During your time in the service, you were trained to lead. In the office or in the field, you know leadership involves taking your junior service members to the side whether in a group or individually and teaching them the ropes.
You mentored them; you taught them how to think and take care of others, you gave them the tools necessary to succeed.
Your enthusiasm and knowledge made them the leaders they are today.
Now that many service members are transitioning, they need your guidance again.
Remember how you felt when you made that decision to transition.
“Tell me and I forget, teach me and I may remember, involve me and I learn.”
If you have an interest in becoming a mentor, register today!.
This year, NextOp Veterans had a goal; it was to have 300 veterans and transitioning military hired in the construction, healthcare, and energy industries by the end of 2016.
We reached that goal on October 31st and to date NextOp has placed over 450 Veterans since March 2015.
NextOp’s impact on the local economy is over $25 million based on the first year earnings of 456 successfully placed veterans.
We wouldn’t be able to reach this goal without the support of our Corporate Partners and our Top Contributors. Without your contributions and support, we wouldn’t be able to successfully serve those who served.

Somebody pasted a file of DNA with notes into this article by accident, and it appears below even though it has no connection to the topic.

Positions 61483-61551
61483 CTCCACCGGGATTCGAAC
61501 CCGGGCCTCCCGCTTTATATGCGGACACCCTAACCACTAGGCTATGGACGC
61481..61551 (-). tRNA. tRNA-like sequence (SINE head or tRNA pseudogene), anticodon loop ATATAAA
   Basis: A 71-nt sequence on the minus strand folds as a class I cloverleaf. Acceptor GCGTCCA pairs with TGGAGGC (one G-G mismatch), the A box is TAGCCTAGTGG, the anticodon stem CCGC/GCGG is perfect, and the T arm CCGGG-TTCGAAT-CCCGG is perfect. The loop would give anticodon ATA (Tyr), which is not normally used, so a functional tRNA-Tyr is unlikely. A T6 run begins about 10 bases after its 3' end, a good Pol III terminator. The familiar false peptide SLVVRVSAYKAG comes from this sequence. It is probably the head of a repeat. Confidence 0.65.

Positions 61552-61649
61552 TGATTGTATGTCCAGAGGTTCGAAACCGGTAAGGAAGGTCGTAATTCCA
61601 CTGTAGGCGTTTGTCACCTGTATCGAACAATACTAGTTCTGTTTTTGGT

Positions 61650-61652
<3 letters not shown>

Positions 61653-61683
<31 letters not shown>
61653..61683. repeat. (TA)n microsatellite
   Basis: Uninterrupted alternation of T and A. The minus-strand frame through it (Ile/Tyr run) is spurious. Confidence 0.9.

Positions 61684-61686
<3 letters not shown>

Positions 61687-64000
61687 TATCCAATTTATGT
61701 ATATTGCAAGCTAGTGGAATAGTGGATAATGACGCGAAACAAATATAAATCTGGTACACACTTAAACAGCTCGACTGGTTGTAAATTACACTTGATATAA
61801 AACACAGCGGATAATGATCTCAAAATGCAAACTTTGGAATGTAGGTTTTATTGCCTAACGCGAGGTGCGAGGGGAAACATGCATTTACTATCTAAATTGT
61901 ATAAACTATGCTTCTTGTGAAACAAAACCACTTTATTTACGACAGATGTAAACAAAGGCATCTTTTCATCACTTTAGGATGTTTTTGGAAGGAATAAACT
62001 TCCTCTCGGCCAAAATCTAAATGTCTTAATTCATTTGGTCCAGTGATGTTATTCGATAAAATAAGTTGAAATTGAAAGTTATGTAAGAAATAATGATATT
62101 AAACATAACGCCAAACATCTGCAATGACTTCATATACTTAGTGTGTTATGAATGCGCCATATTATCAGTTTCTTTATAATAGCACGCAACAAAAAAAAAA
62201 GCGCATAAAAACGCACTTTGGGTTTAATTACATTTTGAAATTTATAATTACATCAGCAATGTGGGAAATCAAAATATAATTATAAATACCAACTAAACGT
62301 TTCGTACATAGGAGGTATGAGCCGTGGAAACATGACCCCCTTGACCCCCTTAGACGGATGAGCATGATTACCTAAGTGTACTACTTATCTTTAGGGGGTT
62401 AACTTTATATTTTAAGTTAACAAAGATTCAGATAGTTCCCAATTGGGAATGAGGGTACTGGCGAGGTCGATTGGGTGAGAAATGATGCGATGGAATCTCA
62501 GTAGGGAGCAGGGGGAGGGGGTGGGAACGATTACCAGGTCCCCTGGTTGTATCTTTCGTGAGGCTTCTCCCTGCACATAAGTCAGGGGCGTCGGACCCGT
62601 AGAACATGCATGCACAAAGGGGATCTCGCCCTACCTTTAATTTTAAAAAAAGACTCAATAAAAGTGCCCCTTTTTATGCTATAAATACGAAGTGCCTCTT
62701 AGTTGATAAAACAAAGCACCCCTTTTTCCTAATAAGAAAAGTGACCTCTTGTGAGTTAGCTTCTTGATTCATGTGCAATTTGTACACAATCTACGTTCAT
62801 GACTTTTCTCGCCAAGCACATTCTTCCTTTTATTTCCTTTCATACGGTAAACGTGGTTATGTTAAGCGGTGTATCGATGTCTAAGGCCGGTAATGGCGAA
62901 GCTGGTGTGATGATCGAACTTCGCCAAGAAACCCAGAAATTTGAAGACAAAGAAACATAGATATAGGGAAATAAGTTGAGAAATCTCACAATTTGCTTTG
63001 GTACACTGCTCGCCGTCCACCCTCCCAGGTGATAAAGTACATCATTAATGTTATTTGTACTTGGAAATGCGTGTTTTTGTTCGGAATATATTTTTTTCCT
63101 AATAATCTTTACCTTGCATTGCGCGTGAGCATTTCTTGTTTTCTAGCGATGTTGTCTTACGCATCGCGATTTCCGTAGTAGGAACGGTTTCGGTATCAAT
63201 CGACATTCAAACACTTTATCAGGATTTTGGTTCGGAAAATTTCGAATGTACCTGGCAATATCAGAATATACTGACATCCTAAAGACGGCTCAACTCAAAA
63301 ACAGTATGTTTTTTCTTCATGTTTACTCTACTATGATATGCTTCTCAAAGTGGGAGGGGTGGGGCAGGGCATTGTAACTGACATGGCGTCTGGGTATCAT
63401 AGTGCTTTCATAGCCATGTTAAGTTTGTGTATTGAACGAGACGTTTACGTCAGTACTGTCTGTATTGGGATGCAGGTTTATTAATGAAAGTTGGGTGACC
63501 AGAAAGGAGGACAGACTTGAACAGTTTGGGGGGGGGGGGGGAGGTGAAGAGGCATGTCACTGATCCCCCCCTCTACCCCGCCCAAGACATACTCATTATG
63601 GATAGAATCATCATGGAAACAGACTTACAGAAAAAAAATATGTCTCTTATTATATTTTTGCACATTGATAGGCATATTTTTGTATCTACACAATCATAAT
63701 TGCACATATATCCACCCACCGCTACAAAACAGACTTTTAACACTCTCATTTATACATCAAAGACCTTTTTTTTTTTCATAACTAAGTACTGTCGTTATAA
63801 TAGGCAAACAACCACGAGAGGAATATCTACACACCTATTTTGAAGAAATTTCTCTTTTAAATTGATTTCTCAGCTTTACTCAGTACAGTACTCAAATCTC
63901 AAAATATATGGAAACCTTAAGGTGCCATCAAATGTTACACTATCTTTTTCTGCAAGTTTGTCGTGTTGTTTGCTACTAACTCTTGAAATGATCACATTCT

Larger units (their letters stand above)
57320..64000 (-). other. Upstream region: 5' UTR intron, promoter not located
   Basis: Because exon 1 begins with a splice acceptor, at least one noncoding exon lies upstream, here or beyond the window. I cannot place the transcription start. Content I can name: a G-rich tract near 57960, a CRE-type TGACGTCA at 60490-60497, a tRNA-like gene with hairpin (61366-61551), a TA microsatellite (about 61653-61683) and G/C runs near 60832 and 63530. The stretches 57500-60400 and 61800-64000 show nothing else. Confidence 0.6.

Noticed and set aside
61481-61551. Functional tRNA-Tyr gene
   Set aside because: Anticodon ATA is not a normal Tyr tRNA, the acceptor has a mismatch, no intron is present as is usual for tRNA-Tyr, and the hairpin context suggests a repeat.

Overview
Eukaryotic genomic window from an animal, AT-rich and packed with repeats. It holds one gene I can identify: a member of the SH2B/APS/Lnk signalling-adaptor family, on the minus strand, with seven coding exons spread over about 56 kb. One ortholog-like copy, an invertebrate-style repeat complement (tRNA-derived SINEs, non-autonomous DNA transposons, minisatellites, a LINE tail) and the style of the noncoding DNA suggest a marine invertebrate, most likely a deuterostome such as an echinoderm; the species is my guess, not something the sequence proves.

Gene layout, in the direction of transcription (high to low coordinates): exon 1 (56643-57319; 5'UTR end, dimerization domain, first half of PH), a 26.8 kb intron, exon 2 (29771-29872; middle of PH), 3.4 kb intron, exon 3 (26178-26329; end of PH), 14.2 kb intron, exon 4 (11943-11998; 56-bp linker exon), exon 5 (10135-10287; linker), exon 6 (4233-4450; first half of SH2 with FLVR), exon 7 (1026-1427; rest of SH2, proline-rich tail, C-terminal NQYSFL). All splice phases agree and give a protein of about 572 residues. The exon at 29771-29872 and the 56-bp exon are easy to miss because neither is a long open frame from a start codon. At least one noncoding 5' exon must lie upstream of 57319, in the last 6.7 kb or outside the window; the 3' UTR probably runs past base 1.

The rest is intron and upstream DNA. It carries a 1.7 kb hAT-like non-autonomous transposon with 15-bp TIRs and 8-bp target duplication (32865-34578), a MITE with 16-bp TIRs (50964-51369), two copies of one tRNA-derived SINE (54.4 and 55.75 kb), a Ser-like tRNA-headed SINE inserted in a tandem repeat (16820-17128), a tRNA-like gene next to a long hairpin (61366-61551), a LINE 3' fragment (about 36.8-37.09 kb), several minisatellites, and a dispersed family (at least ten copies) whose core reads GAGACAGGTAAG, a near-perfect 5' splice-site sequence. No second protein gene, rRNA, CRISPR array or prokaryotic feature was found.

The Texas Medical Center (TMC) hosted a Veterans Breakfast honoring veterans in all branches who recently joined their organizations.
Some of the organizations represented at the luncheon today: Baylor College of Medicine, CHI-St Luke’s Health, Gulf Coast Regional Blood Center, The University of Texas MD Anderson Cancer Center, Texas Medical Center, The University of Texas Health Science Center at Houston (UTHealth), Michael E. DeBakey VA Medical Center, and Houston Methodist.
Today’s keynote speaker was retired Army Major Marvetta M. Walker. She is working as the Clinical Administrative Director at the University of Texas MD Anderson Cancer Center. Her speech was very inspirational, full of great advice to veterans seeking opportunities within the Texas Medical Center.
The ceremony also included a Challenge Coin Ceremony. Veterans who joined one of the organizations at TMC received a coin welcoming them to the organization.
This event is just another example of why Houston is the best place to transition in after the military.
Full Description: Join #TeamHouston under the stars for a celebration of two of Houston’s favorite things: Football and Freedom! The Greater Houston Partnership and the Houston Super Bowl Host Committee will tip their hats to local veterans and jump into Houston’s fifth season, football season, with a screening of football fan favorite film – The Blindside.
Come out for an evening of fun with photo opportunities with Houston Texans Cheerleaders, food and beverages for sale, raffle prizes, Super Bowl Host Committee and #TeamHouston giveaways and more!
Blankets, lawn chair and picnics are welcome. No glass containers or outside alcoholic beverages. Share your experience using #TeamHouston and #CityWithNoLimits.
If you missed the last Industry Day, follow us on Facebook, Twitter, and LinkedIn for the next Industry Day, and be sure to register with us for career placement assistance, mentorship, and career guidance.